Chinese Communist ruler Xi Jinping claimed the office of the presidency a second time on Sunday, beginning a term in office that, with term limits on the office repealed, could be the second of an unlimited number in the future.
Xi also serves as the head of the Communist Party and commander-in-chief of the People’s Liberation Army, a “trinity” of offices that Chinese state media insists is necessary to keep in the hands of one person.
In addition to assuming the office of the presidency, Xi took an oath of allegiance to the Chinese constitution, the first such act in the history of China. Following this month’s National People’s Congress, Xi’s name is part of that Chinese constitution, in which legislators enshrined his governing philosophy, “Xi Jinping Thought on Socialism with Chinese Characteristics for a New Era.”
The Global Times, a Chinese government newspaper, reported that various government media outlets praised Xi as “helmsman of the country” and “guide of the people,” celebrating at least another five years of his rule. The Times claimed in its headline that his re-election—by a small circle of Chinese regime elites, not by popular vote—was “supported by [the] whole nation”
Citing the People’s Daily, the official newspaper of the Communist Party, the newspaper declared: “Practices have proved that Xi is the pathfinder of socialism with Chinese characteristics for a new era and the navigator in achieving the great dream of national rejuvenation.”
“He is no doubt the lingxiu, or leader, who is supported by the whole Party and loved by the people,” the People’s Daily reportedly declared.
Lingxiu roughly translates to “leader,” but invokes the rule of Mao Zedong, when the title was more commonly used. Xi would be the first Chinese leader since Deng Xiaoping to be commonly referred to as lingxiu.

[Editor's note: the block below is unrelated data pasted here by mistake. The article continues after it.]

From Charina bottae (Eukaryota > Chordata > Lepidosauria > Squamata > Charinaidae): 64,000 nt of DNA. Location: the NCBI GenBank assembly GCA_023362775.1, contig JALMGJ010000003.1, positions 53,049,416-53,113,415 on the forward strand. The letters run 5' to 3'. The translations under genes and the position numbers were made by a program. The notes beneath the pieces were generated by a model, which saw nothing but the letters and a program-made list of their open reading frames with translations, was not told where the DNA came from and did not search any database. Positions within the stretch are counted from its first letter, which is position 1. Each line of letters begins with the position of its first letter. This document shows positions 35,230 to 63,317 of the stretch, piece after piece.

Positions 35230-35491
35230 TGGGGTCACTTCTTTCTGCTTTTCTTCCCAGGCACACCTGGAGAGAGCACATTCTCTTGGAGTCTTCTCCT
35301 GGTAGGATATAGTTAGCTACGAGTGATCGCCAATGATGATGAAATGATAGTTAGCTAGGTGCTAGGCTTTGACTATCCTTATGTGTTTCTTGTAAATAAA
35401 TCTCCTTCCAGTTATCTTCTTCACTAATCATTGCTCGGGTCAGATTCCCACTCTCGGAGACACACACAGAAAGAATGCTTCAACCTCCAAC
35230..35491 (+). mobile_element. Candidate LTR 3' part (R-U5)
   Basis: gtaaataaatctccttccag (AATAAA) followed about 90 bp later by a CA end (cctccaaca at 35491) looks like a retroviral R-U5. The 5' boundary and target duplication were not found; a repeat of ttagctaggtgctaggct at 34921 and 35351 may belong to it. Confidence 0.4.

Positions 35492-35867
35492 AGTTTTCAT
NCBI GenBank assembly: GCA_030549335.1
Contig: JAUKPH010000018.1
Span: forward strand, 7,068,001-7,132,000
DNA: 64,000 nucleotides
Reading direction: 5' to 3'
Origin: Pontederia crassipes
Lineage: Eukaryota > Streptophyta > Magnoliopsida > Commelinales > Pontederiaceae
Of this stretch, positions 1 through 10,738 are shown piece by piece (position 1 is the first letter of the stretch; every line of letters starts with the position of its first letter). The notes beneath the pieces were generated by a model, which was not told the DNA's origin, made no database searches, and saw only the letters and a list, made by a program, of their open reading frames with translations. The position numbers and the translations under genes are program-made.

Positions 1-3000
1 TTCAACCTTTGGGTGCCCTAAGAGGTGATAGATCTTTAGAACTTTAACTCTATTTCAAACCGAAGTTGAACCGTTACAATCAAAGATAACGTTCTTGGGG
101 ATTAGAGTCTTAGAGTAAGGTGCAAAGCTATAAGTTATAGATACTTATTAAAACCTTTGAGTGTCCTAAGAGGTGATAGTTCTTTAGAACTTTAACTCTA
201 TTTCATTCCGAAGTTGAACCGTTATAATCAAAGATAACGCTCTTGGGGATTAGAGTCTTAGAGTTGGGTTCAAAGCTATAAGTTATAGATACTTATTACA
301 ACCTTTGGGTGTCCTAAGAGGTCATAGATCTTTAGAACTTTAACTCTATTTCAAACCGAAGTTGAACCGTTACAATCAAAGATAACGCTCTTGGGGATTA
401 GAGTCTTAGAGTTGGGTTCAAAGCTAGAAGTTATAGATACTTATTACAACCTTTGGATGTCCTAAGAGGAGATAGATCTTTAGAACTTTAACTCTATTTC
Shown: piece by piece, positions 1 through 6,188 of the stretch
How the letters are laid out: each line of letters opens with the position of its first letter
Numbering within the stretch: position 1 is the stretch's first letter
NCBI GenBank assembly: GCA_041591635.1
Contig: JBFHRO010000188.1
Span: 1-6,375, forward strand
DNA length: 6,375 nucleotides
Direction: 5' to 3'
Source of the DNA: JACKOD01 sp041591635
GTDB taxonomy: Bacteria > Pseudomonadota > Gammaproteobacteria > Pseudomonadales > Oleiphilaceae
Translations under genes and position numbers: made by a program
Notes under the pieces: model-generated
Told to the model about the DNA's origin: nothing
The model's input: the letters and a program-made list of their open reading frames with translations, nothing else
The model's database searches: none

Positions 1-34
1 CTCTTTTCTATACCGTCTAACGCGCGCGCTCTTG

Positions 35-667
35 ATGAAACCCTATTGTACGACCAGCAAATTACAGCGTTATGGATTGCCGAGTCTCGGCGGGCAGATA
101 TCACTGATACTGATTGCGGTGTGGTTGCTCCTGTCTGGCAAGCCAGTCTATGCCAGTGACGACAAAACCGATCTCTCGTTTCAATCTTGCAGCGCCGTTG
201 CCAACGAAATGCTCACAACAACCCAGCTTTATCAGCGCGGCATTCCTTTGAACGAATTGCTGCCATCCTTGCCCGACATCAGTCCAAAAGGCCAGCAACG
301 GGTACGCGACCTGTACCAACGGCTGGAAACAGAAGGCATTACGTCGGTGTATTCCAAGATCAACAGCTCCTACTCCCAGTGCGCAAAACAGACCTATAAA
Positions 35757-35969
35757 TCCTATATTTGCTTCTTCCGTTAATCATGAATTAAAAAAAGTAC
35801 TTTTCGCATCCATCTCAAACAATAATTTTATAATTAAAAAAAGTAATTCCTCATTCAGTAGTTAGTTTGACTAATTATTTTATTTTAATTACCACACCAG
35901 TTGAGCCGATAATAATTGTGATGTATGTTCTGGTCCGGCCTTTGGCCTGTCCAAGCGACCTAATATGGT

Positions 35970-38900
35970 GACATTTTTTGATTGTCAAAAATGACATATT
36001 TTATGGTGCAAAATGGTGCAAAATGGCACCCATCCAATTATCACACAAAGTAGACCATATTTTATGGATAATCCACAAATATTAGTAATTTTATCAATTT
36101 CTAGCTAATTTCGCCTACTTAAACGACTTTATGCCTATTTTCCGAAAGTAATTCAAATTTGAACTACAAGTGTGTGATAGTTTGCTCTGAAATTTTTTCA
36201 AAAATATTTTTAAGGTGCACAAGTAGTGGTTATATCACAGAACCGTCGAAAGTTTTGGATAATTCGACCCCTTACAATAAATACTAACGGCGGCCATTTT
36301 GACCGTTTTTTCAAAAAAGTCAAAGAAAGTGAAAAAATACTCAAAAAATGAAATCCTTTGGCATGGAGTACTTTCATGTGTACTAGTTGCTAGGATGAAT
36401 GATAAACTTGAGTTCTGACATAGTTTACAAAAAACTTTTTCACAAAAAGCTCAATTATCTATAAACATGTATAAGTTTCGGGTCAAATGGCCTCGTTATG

“Usually lingxiu has broad meaning and refers to several people at the highest level. But in the current circumstances, it has specific meaning which may endow Mr. Xi a role equivalent to Deng and Mao,” political analyst Roger Woo told the Hindu, according to the Guardian.
The People’s Daily referred to Xi as lingxiu for the first time in January, as well, in a column urging Chinese people to do away with any public displays of dissent or criticism and “faithfully follow the lingxiu, use our courage and morale … and make strides toward a brighter future.”
The Global Times explained that month, quoting a Chinese Communist Party professor, “The word lingxiu means more than just a leader. It is often bestowed to a leader who enjoys the highest prestige, who is the most capable and who is widely recognized by the entire Party.”
Xinhua, a Chinese government newswire service, celebrated the beginning of Xi’s second term with effusive praise, deeming him the “chief architect” of reforms that have made China increasingly repressive yet influential through programs such as the installation of “Confucius Institutes” in foreign universities and “One Belt, One Road,” a global infrastructure project that would grant China near-total control of world transport.
“He is regarded as the chief architect,” Xinhua proclaims. “In the five years, more than 1,500 reform measures were issued, affecting economic, political, social, cultural, environmental fields, national defense and Party building. Government red tape was cut. Foreign investment was made easier.”
“Xi has said happiness comes out of arduous work,” the news service continues, in an article that features several photos of what appears to be Xi engaging local residents in rural and underdeveloped areas of China.
Xinhua reported that “thunderous applause reverberated in the Great Hall of the People” when the National People’s Congress re-elected Xi unanimously. Yet cracks have begun to appear in Xi’s public approval, indicated by the government’s growing efforts to silence dissent. When Chinese officials first announced that they would repeal term limits to allow Xi to remain in power forever, Chinese internet censors shut down anything that even distantly seemed like dissent, resulting in Chinese social media outlets blocking searches for phrases like “I don’t agree” and the letter N, which some dissenters had begun to use to criticize Xi.